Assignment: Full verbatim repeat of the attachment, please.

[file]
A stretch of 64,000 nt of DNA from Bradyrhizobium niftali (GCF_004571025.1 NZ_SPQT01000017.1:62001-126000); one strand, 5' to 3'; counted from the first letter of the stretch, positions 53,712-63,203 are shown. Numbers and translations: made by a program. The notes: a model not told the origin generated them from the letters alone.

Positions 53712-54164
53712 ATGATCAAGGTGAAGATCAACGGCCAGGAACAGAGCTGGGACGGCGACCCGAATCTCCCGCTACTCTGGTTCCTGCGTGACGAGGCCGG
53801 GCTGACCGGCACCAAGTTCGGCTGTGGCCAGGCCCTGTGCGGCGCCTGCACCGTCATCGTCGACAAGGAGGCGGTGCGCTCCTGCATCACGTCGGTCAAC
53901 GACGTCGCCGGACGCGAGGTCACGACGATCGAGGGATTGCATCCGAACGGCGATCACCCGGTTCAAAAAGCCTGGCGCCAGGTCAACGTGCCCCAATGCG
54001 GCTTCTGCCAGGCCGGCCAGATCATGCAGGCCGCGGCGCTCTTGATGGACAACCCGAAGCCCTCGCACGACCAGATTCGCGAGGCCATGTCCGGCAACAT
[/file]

A stretch of 64,000 nt of DNA from Bradyrhizobium niftali (GCF_004571025.1 NZ_SPQT01000017.1:62001-126000); one strand, 5' to 3'; counted from the first letter of the stretch, positions 53,712-63,203 are shown. Numbers and translations: made by a program. The notes: a model not told the origin generated them from the letters alone.

Positions 53712-54164
53712 ATGATCAAGGTGAAGATCAACGGCCAGGAACAGAGCTGGGACGGCGACCCGAATCTCCCGCTACTCTGGTTCCTGCGTGACGAGGCCGG
53801 GCTGACCGGCACCAAGTTCGGCTGTGGCCAGGCCCTGTGCGGCGCCTGCACCGTCATCGTCGACAAGGAGGCGGTGCGCTCCTGCATCACGTCGGTCAAC
53901 GACGTCGCCGGACGCGAGGTCACGACGATCGAGGGATTGCATCCGAACGGCGATCACCCGGTTCAAAAAGCCTGGCGCCAGGTCAACGTGCCCCAATGCG
54001 GCTTCTGCCAGGCCGGCCAGATCATGCAGGCCGCGGCGCTCTTGATGGACAACCCGAAGCCCTCGCACGACCAGATTCGCGAGGCCATGTCCGGCAACAT